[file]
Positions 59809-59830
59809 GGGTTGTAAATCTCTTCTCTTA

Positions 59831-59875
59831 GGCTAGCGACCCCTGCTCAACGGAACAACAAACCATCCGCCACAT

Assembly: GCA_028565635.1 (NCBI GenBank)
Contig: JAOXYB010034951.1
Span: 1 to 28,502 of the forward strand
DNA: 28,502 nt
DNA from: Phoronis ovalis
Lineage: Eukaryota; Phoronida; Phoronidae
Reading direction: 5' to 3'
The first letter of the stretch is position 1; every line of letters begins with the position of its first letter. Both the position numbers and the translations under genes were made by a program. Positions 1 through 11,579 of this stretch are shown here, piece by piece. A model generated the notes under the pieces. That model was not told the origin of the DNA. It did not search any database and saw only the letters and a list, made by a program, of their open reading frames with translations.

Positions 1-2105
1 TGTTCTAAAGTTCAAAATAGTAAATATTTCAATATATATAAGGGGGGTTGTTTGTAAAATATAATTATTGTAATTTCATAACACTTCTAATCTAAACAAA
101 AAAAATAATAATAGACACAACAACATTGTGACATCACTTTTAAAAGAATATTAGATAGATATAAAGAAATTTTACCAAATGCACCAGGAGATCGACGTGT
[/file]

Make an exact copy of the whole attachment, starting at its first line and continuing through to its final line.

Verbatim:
Positions 59809-59830
59809 GGGTTGTAAATCTCTTCTCTTA

Positions 59831-59875
59831 GGCTAGCGACCCCTGCTCAACGGAACAACAAACCATCCGCCACAT

Assembly: GCA_028565635.1 (NCBI GenBank)
Contig: JAOXYB010034951.1
Span: 1 to 28,502 of the forward strand
DNA: 28,502 nt
DNA from: Phoronis ovalis
Lineage: Eukaryota; Phoronida; Phoronidae
Reading direction: 5' to 3'
The first letter of the stretch is position 1; every line of letters begins with the position of its first letter. Both the position numbers and the translations under genes were made by a program. Positions 1 through 11,579 of this stretch are shown here, piece by piece. A model generated the notes under the pieces. That model was not told the origin of the DNA. It did not search any database and saw only the letters and a list, made by a program, of their open reading frames with translations.

Positions 1-2105
1 TGTTCTAAAGTTCAAAATAGTAAATATTTCAATATATATAAGGGGGGTTGTTTGTAAAATATAATTATTGTAATTTCATAACACTTCTAATCTAAACAAA
101 AAAAATAATAATAGACACAACAACATTGTGACATCACTTTTAAAAGAATATTAGATAGATATAAAGAAATTTTACCAAATGCACCAGGAGATCGACGTGT